• Where did it stand vis-à-vis comparable facilities with regard to the permits it had, the frequency with which it was inspected, the infractions that were found, the fines it paid, etc.?
• Was it unusual or ordinary in being situated so close to homes and schools, and was that legal?
• Was its one-million-dollar liability insurance less than usual or less than required?
• Is Texas different in any of these regards from most other states?
These are the sorts of questions I was asking myself as I read the media reports.
2. Was what happened in West an unlikely disaster with few if any policy implications, or was it “an accident waiting to happen” that should lead to new industry practices and new regulatory standards?
To the extent that the West explosion wasn’t a unique one-off (my first question), what matters is whether the risk that neighbors of comparable facilities still face is an acceptable risk or one that should be reduced.
The answer to that question depends partly on facts: How big is the risk? What could be done to reduce it? How much additional protection would these measures provide, and at how much additional cost?
But it’s fundamentally a values question: How safe is safe enough?
Regulators ask the values question (and the factual questions) when they decide how strictly to regulate. Industry associations ask it when they decide what industry codes to promulgate. Companies ask it when they decide what additional voluntary precautions to take – or what required or recommended precautions to ignore. Communities ask it when they decide what zoning standards to impose and what emergency planning measures to implement.
Above all, individuals ask it when they decide whether to live near such a facility and – if they do live near one – whether to exert pressure for tougher standards and more protective precautions.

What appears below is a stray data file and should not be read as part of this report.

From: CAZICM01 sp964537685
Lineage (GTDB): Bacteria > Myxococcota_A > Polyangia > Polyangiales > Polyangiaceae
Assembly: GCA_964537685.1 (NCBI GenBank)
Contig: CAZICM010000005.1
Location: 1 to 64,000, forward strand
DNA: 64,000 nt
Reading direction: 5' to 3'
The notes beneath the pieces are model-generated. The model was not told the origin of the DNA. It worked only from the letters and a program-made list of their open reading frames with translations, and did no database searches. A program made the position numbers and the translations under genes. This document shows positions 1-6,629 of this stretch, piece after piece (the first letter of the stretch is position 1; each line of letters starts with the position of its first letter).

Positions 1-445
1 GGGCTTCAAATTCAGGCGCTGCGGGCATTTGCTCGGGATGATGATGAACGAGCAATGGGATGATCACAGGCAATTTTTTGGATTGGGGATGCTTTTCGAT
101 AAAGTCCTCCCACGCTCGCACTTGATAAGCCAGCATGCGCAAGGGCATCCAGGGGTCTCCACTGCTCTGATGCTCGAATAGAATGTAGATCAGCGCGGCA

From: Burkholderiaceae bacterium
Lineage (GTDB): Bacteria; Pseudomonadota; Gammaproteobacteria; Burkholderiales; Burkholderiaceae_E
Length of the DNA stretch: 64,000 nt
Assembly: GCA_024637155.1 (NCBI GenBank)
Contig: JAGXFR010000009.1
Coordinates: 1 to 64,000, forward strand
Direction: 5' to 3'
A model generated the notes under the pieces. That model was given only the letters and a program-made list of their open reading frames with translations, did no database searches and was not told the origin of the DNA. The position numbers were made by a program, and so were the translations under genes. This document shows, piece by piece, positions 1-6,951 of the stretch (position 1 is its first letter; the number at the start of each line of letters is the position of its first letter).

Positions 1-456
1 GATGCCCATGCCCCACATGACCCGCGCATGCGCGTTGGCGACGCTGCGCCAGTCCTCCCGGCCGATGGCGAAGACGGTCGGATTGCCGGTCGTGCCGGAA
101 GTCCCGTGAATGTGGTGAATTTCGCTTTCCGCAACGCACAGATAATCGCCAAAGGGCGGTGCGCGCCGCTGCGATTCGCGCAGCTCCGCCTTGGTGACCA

A key implication of the values question – “How safe is safe enough?” – is that it’s almost always possible to get safer, but increased safety may or may not be worth what it costs. In the wake of a disaster, it’s naturally easier for people to assume that all precautions are worth taking than to try to figure out which ones are and which ones aren’t. I read post-disaster media coverage looking (often in vain) for efforts to counter this temptation, to explain risk-cost tradeoffs. Of course, explaining risk-cost tradeoffs isn’t something a management can afford to do after one of its facilities has experienced a serious accident. That would be horribly lacking in empathy for your company’s victims. After something goes wrong, only neutral third parties can raise the issue, and even they have to do so gingerly.
But before anything goes wrong (and again after a suitable time has passed), industries and companies can usefully launch a dialogue about risk-cost tradeoffs and how safe is safe enough. In 2006, I wrote an article for The Synergist, the journal of the American Industrial Hygiene Association, entitled “How Safe Is Safe Enough: Sharing the Dilemma.” In the blurb that introduced the article, I summarized its thesis this way: “Risk managers have no choice but to prioritize precautions and decide which ones they can implement. The claim to be taking ‘every possible precaution’ is always a lie. Risk managers who don’t want to lie can use dilemma sharing to explain why they have chosen not to take some possible precautions.”